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St. Louis area residents, businesses hampered by inconsistent building codes, report says

  

Local governments in St. Louis County have outdated and redundant building codes on the books, according to a new report. 

The report, released by St. Louis REALTORS Tuesday, focused on commercial and residential codes and electrical, mechanical, and property maintenance. The group found there were no single lists compiling building codes for the county, eventually examining 42 codebooks from 89 communities totaling nearly 17,000 pages. 

The St. Louis region’s combined codes nearly double the length of the Internal Revenue Service (IRS) Code. A consistent countywide code should total around 3,000 pages, according to the report. 

“The status quo is wasteful and frustrating to both residents and businesses. That is why St. Louis REALTORS has been reaching out to local officials and other stakeholders to discuss building a coalition around achieving consistent building codes,” St. Louis REALTORS President Katie Berry said. “We are leading good-faith conversations about achieving consistent building codes because our neighbors and businesses across St. Louis County deserve consistent, equitable access to reliable, updated codes.”

Codebooks ranged back to 1995, while most municipalities adopted codebooks from 2014 and 2015. 

While the association did not back a specific proposal, the report included several potential solutions. One option would be for the county vote to approve a consistent countywide standard — though the authors noted a similar proposal was rejected by voters 50 years ago.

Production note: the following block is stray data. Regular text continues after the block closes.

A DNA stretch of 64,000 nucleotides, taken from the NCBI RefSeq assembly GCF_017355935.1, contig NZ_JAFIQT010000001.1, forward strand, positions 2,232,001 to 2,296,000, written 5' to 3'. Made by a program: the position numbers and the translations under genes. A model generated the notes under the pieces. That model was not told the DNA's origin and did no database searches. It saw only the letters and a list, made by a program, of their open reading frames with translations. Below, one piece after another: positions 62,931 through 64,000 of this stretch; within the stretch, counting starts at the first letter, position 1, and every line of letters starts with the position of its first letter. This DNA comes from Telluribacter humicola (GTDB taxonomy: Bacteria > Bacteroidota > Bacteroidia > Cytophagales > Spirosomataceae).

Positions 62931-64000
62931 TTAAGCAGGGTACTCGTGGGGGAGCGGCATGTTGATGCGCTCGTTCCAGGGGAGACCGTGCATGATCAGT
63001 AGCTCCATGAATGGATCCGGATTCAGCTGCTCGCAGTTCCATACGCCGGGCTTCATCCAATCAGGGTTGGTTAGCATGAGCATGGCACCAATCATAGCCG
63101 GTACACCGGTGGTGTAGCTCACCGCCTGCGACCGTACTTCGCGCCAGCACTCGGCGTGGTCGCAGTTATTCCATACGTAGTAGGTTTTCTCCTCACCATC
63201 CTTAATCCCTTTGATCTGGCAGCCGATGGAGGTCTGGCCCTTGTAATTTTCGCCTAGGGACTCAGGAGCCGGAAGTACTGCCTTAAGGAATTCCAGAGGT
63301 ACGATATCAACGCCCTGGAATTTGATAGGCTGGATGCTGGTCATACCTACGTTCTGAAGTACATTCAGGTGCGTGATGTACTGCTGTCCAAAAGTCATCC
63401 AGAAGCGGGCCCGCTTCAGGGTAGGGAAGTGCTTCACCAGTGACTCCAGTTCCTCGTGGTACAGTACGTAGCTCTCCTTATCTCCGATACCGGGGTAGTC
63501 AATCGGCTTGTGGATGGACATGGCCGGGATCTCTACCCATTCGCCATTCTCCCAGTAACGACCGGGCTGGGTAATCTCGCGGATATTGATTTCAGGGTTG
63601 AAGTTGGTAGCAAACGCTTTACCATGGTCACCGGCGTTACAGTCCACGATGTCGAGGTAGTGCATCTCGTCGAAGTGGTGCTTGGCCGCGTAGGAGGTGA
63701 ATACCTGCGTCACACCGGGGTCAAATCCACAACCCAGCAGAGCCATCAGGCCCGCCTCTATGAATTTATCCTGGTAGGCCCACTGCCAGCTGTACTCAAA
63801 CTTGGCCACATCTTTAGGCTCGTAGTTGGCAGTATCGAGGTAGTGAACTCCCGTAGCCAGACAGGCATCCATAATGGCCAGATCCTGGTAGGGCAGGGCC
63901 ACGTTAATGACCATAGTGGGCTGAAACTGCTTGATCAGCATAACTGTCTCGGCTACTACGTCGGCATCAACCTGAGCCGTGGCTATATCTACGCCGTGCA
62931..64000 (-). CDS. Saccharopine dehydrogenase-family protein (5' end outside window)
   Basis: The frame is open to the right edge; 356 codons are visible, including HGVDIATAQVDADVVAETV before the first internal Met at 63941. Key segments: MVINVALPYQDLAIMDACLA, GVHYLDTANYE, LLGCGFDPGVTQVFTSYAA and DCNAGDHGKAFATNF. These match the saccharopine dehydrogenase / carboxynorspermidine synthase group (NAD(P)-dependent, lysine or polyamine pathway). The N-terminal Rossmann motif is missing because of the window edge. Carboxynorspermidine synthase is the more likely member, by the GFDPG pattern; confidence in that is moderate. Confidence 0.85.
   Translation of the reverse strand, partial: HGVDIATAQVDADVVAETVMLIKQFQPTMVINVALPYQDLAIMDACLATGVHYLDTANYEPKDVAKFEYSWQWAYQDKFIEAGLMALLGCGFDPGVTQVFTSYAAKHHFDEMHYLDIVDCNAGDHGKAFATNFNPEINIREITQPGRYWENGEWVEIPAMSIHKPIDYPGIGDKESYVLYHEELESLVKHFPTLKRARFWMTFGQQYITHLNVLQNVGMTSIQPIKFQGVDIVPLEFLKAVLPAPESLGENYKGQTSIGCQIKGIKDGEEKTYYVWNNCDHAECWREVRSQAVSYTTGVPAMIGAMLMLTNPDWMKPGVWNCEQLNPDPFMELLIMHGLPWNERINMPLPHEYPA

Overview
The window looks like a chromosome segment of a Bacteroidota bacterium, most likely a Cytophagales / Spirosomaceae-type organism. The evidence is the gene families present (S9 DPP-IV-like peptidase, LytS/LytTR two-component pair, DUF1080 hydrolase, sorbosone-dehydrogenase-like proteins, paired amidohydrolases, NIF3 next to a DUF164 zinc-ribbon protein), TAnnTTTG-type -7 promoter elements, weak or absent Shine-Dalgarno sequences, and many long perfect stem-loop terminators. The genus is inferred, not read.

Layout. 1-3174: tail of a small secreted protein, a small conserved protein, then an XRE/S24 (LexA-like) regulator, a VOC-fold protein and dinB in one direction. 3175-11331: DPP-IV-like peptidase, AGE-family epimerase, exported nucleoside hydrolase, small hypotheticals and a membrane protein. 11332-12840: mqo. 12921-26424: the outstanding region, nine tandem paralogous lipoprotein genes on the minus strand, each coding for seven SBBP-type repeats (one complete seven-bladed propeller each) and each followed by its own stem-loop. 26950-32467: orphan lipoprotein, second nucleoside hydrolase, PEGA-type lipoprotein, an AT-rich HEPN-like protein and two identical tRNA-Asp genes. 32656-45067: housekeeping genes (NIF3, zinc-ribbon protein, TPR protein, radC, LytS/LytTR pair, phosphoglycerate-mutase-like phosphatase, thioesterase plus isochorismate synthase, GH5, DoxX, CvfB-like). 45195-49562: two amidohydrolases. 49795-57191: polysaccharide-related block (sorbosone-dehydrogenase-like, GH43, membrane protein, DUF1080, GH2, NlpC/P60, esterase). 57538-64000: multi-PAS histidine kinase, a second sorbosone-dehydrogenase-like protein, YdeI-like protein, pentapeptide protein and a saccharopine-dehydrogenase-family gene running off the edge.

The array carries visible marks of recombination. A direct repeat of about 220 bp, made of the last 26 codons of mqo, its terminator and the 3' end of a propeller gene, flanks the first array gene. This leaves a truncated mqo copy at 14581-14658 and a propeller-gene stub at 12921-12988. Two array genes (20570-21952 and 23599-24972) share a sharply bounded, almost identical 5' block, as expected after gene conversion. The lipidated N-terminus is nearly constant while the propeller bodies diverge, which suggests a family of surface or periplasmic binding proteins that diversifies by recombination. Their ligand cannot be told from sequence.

The group hoped future changes would preserve municipalities’ ability to require re-occupy inspections and occupancy permits. It also encouraged protections for county employees who could lose their jobs under the change, granting them an automatic job offer from the county for a different position. 

Whatever potential reforms may look like, REALTORS said it opposed anything that would change local governments’ zoning authority, comprehensive planning, or architectural review processes.  

A countywide regulation expansion could be funded through inspection and permit fees charged through the county rather than the city, the report said. 

Discussion around the plethora of building codes has gone back several years, according to the report. St. Louis REALTORS launched a Consistent Regulation Task Force two years ago to gather data for a proposed regulatory board sponsored by the Municipal League of Metro St. Louis, which led to the study. 

The report is the beginning of a reinvigorated push for consistent codes across St. Louis County. REALTORS will release a second report in the coming months on other metropolitan areas’ uniform codes and is reaching out to industry leaders and other companies to gauge interest in a possible coalition dedicated to the issue.